31 October 2023
The occupants of Downing Street find themselves in a bind ahead of the Autumn Statement on 22 November 2023. The recent Conservative conference appears to have had limited impact on the polls and the recent by-election results will no doubt have some in the party demanding a platter of tax cuts.
With the Truss mini-budget still fresh in the memory, Mr Hunt will have no desire to tarnish his record with unfunded tax cuts, particularly since he may not have long left in the role, but there may be a small surplus to allow some spending. How then might he get the most bang for his tax cut buck?
It is rumoured that potential cuts to inheritance tax and stamp duty land tax (SDLT) are under consideration. Both are unpopular taxes and would allow the chancellor to deliver a tax cut which is not potentially inflationary in nature, such as a cut to income tax, which could jeopardise one of the prime minister’s key priorities.
Whilst SDLT can be a source of frustration for homebuyers, it has become an increasingly important source of funds for the Exchequer. In 1 April 2023 to 30 September 2023, SDLT and other property tax receipts have amounted to £7.7bn. That is £3bn lower than the amount for same period last year but it is still higher than the total annual SDLT revenues of £6.9bn a decade ago.
That shows just how quickly the revenues have grown and in some ways SDLT is the perfect tax for the Treasury. Nearly everyone pays it, it’s largely straightforward to operate and difficult to avoid. Can the government really afford to scrap it in the circumstances?
It will certainly struggle to scrap it entirely at the moment and the chancellor may therefore be looking at options to raise the thresholds at which SDLT is paid. There is however one option which could prove more affordable and provide political capital in parts of the country.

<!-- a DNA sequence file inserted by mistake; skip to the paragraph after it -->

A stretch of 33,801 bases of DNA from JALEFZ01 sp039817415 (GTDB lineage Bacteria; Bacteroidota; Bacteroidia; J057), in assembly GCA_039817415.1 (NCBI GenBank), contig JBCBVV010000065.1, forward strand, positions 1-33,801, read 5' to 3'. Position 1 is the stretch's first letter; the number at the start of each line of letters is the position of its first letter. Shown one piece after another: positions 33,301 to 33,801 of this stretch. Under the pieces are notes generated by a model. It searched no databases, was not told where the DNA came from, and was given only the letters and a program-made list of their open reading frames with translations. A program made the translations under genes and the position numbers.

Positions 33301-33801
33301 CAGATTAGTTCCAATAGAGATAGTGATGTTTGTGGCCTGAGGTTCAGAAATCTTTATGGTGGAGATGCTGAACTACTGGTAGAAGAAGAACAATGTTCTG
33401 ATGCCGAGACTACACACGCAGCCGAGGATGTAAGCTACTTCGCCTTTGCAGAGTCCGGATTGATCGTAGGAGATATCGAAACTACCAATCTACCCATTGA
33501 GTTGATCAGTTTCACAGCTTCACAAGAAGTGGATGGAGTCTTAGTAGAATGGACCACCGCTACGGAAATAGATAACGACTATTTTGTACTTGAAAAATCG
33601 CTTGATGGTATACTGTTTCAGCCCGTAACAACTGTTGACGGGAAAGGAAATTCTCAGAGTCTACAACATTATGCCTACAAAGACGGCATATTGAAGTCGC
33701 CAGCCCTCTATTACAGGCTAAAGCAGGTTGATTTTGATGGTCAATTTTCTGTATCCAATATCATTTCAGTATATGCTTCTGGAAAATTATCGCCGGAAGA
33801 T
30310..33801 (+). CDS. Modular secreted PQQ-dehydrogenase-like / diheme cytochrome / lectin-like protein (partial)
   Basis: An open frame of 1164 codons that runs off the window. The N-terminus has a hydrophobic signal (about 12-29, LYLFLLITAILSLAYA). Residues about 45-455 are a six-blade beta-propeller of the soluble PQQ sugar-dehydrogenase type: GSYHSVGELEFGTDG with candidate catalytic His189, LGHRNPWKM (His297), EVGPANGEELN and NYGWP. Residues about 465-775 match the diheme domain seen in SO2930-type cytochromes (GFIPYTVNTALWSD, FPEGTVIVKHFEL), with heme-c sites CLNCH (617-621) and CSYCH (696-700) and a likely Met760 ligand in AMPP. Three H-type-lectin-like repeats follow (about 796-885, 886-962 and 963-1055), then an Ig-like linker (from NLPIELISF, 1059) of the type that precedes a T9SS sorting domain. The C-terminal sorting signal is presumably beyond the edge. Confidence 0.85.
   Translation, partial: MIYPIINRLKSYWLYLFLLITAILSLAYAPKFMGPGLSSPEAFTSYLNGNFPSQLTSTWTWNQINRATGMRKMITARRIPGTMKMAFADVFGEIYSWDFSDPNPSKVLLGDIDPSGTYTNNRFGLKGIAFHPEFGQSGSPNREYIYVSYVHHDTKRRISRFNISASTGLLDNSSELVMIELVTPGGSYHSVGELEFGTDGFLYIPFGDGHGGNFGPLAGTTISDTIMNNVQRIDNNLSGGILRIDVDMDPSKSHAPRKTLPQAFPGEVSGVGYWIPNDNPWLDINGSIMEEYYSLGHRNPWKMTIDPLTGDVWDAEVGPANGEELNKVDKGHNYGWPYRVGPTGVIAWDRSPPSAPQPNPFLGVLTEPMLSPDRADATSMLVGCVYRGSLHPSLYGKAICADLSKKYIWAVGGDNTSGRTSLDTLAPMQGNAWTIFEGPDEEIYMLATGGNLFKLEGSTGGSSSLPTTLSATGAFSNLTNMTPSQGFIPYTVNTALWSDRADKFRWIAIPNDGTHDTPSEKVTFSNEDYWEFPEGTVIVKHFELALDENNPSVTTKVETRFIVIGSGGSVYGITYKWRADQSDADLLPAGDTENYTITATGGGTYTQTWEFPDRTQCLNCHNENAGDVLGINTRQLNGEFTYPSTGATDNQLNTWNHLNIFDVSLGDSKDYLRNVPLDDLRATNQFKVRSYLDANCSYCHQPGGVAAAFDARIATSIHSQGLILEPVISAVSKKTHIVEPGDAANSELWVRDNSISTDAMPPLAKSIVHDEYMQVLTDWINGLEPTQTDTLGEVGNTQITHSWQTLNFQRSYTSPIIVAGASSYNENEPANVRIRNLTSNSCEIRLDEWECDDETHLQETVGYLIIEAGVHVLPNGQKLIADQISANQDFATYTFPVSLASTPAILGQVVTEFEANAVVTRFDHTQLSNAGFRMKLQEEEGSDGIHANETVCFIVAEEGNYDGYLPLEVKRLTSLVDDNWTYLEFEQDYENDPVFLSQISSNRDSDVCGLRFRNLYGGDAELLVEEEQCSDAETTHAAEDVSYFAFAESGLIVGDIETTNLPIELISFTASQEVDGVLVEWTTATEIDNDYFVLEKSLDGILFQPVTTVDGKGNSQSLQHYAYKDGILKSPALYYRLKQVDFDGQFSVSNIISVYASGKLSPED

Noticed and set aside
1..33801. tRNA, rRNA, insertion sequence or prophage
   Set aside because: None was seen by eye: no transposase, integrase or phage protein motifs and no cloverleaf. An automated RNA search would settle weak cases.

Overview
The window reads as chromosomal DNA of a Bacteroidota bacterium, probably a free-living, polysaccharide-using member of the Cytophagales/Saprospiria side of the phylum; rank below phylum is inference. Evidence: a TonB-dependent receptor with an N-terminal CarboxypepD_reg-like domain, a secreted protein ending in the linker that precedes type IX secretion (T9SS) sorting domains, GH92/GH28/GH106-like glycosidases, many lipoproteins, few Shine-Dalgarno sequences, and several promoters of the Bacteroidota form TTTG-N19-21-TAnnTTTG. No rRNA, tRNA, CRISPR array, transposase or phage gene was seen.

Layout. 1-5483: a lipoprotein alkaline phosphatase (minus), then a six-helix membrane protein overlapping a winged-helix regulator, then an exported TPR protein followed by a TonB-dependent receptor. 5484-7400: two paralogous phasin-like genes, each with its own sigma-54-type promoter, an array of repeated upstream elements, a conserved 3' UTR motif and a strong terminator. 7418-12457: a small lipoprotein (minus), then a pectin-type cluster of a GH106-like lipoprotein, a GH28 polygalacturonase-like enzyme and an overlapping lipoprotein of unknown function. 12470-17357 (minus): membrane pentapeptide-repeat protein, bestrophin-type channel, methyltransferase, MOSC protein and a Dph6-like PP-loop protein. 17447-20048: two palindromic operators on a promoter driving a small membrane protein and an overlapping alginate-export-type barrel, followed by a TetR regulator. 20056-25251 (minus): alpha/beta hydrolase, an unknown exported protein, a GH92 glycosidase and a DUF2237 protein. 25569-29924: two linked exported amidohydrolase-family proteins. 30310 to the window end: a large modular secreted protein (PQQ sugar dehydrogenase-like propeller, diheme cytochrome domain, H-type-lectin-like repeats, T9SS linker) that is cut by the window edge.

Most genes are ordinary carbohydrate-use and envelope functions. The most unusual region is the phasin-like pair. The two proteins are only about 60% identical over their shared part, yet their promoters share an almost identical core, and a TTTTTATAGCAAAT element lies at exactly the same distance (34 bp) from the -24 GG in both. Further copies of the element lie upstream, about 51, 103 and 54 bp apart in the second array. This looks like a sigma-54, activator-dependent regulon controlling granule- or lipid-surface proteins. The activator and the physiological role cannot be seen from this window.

SDLT revenues on residential property in the financial year to 31 March 2022 were £10.2bn and there are huge disparities in the amounts paid around England. For illustrative purposes, let’s define the South of England as London, the South East, the South West and the East of England. The SDLT paid on residential transactions in the South in the year to 31 March 2022 totalled £8.25bn, around 82% of total residential SDLT receipts in England. In contrast, SDLT paid on transactions in the rest of England that year totalled £1.86bn.
With limited funds to play with, the chancellor could look at scrapping SDLT on a regional basis outside of the South of England. That may not play well politically with the traditional Conservative base in the South. However, it might help improve the party’s levelling up credentials in the North after the criticism arising following the decision to curtail HS2 and represent a relatively inexpensive measure at the moment.
The consequences of such a move could help motivate retirees to downsize but also to encourage a shift to other areas in the country, freeing up housing stock in the South and potentially boosting the economy and the demand for house building elsewhere. There are undoubtedly potential adverse implications, as seen with previous SDLT measures taken which arguably artificially increased property prices.
Any steps should be carefully considered but with the general election fuse burning quickly and a need for eye-catching policies, perhaps scrapping SDLT based on postcodes rather than prices isn’t as far-fetched as it might initially sound.